Portal finder fight! Round 2

When shopping online, it’s always a good idea to start with a shopping portal that gives you extra points, miles, or cash back when clicking through to merchants you would shop at anyway.  The problem is that depending on where you want to shop, your favorite portal may not have the best (or any) rebate available.  That’s why I use websites designed to help find the best shopping portal.  I’ll call these “shopping portal finders.”

In March, I did some tests with a number of shopping portal finders.  At the time, I tested Ev’reward.com, Nerdwallet Shopping, Cashback Holics, RewardsDB, CashReporter, Webflyer’s Mileage Mall, and CashBackMonitor.  In the post “The best portal finder” I revealed my new favorite web site to be Cashbackholics.  In four separate tests, Cashbackholics consistently provided the best answers.

The downside of Cashbackholics is that it doesn’t report on sites that earn hotel or airline miles.  It does, however, list Chase’s Ultimate Rewards Mall.  I’ve found that Chase’s mall almost always offers better point earnings than hotel or airline portals, so for me that has been an OK trade-off.

Why Round 2?

In the comments of my original post, one of the co-founders of NerdWallet wrote:

Hey, thanks for the post! It clearly looks like NerdWallet has some catching up to do…  We’ll touch base again soon and see if we can’t change your mind

Recently, he contacted me via email and said:

I’ve made a lot of changes to the way we aggregate the data, so that our numbers are up-to-date (more often), and I’ve been gradually rolling out more features as well. For example, a lot of these rewards malls offer special offers and coupons in addition to bonus miles and cash back, so I’m grabbing those now too.

Coincidentally, around the same time, I received an email about a new portal finder called SavingCashback.  They described some cool sounding features on their site and asked if I would give feedback.  Great!  Let the feedback begin…

Round 2 Setup

In this test, I picked 11 merchants and I dug around to find the best portal options for each one.  One of the difficulties in finding the best option is that some portals offer fixed rates for a merchant (i.e. “5% cash back”) whereas others offer different rates depending upon what you buy.  In those cases, the portal finders usually list the amount as “up to X%”.  So, in reality, “up to 10% back” can be worth less to you than “5% back” depending on what you plan to buy.  Another difficulty is that miles and points usually aren’t worth exactly a penny each, so 5X hotel points earned can be worth much more or much less than 5% cashback.  To compensate for these issues, I tried to identify multiple “best answers,” as you’ll see below.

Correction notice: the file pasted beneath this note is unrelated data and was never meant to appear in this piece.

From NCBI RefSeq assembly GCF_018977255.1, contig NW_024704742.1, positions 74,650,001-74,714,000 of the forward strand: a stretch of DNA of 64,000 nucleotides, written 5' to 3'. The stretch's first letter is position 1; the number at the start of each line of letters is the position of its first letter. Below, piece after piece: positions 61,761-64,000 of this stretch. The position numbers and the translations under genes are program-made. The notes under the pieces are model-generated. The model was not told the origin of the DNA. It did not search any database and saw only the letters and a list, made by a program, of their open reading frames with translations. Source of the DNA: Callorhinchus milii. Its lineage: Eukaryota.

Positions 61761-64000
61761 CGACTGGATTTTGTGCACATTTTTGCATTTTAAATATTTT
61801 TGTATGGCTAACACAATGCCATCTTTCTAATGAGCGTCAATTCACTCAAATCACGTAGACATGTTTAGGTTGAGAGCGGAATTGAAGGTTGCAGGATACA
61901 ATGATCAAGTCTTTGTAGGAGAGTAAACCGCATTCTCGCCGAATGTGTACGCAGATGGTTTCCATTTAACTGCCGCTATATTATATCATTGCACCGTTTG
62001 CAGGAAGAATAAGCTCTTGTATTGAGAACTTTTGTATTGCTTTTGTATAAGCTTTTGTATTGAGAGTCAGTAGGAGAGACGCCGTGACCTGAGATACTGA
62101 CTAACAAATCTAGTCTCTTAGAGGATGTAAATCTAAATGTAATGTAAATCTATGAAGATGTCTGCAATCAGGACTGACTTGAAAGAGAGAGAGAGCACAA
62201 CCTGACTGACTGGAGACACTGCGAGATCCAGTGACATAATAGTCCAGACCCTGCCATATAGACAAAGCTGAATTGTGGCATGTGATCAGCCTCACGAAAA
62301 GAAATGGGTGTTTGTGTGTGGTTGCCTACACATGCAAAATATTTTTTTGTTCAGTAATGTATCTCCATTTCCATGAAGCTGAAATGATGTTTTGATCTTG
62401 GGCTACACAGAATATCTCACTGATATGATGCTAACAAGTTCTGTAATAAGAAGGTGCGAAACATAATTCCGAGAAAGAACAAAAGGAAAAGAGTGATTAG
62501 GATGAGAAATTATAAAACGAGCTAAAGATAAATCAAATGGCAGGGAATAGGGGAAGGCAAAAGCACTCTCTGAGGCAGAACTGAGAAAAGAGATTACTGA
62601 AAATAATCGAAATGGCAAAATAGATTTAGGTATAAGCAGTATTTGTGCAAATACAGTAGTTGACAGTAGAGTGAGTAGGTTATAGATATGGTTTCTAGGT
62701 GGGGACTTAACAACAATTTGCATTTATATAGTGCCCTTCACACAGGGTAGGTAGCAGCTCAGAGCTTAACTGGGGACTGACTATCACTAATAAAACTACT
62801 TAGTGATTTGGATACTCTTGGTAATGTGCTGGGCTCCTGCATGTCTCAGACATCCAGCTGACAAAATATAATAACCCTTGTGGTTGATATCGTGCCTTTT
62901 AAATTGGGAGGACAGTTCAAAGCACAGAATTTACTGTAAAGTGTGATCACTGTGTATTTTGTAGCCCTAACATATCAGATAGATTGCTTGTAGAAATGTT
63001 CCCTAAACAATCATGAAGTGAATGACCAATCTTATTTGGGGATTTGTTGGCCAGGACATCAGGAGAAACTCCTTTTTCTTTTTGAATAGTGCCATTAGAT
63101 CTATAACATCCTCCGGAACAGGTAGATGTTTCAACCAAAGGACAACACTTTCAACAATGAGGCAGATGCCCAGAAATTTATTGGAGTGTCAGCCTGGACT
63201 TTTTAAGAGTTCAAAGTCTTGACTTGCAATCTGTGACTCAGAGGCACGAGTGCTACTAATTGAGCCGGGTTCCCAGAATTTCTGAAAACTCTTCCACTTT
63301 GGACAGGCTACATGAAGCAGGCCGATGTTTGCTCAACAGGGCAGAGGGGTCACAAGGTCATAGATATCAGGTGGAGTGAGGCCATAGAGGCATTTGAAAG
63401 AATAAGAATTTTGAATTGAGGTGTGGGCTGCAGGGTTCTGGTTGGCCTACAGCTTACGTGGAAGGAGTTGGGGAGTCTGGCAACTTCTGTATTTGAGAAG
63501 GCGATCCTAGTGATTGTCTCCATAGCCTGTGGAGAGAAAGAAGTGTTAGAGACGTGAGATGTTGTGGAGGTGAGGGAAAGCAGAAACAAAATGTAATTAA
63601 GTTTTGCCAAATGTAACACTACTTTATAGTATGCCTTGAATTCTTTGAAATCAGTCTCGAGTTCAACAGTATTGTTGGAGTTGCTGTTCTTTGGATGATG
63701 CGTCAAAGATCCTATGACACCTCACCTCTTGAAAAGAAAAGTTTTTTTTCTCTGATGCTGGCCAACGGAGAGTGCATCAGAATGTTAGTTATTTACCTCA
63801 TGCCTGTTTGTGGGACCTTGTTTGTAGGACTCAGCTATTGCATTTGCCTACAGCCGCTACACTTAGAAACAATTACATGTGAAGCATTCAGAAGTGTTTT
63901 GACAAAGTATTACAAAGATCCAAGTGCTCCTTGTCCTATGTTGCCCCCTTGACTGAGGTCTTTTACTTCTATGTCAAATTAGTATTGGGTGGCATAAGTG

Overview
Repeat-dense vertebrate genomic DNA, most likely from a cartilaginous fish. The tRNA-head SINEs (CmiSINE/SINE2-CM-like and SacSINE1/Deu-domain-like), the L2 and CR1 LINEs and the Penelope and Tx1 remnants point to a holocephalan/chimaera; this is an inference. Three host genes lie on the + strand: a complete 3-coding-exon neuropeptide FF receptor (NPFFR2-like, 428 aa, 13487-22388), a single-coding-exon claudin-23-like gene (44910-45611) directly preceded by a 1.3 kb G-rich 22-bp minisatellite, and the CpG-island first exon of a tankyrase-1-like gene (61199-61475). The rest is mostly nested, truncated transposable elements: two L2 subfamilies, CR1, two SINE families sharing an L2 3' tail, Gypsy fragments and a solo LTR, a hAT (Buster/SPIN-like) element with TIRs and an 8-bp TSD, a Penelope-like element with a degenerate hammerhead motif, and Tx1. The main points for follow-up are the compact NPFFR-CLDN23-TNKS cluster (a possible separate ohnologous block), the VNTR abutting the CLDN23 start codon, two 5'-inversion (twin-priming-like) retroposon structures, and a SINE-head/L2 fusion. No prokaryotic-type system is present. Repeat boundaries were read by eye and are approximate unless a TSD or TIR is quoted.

Here are the merchants I used for this test and the best portal options I could find (note that these were, in my opinion, the best available on the day I ran this test, but may not be best today):

  • Sears: Chase 10X (Freedom cardholders only) or ShopDiscover 10%
  • Bloomingdales: Chase 10X (Sapphire cardholders only) or Chase 6X (Ink and Freedom cardholders)
  • Buy.com: Chase 10X (Ink cardholders only), BeFrugal Up to 10%, ShopDiscover 5%, or uPromise 5%
  • Marriott: BeFrugal Up to 7% or ShopDiscover 5%
  • Intercontinental Hotels Group: ShopAtHome 9%
  • Avis: TopCashBack 5.5% or Chase 3X
  • Budget: uPromise 4%
  • Travelocity: TopCashBack Up to 6.25% or ShopDiscover 5%
  • PlasticJungle: TopCashBack 4%
  • Shoebuy: TopCashBack 17%, BeFrugal 17%, Amtrak 14X, or Chase 10X
  • Magazines.com: Chase 30X or BeFrugal Up to 35%

 

Round 2 Battle

This time around, I only tested four portal finders: Cashbackholics, Nerdwallet Shopping, ev’reward, and the new contender SavingCashBack.  I scored the portals on two factors: 1) how often did they list at least one of the answers I identified as best?  And, 2) how often were their answers flat-out wrong?  In other words, how often did they list the wrong cash back % or point multiplier for a given portal?  Note that this second metric wasn’t as thoroughly researched as the first.  Each portal finder gives a long list of results for each search.  I only tested the top answers.

Round 2 Results

Here were the results:

  • Cashbackholics: 10 best answers, 3 errors (all errors were ShopAtHome %s)
  • Nerdwallet Shopping: 6 best answers, 4 errors (2 Amtrak errors, 1 FatWallet error, and 1 Chase error)
  • Ev’reward: 6 best answers, 3 errors (all were Ebates errors)
  • SavingCashBack: 5 best answers, 1 error (ShopDiscover error)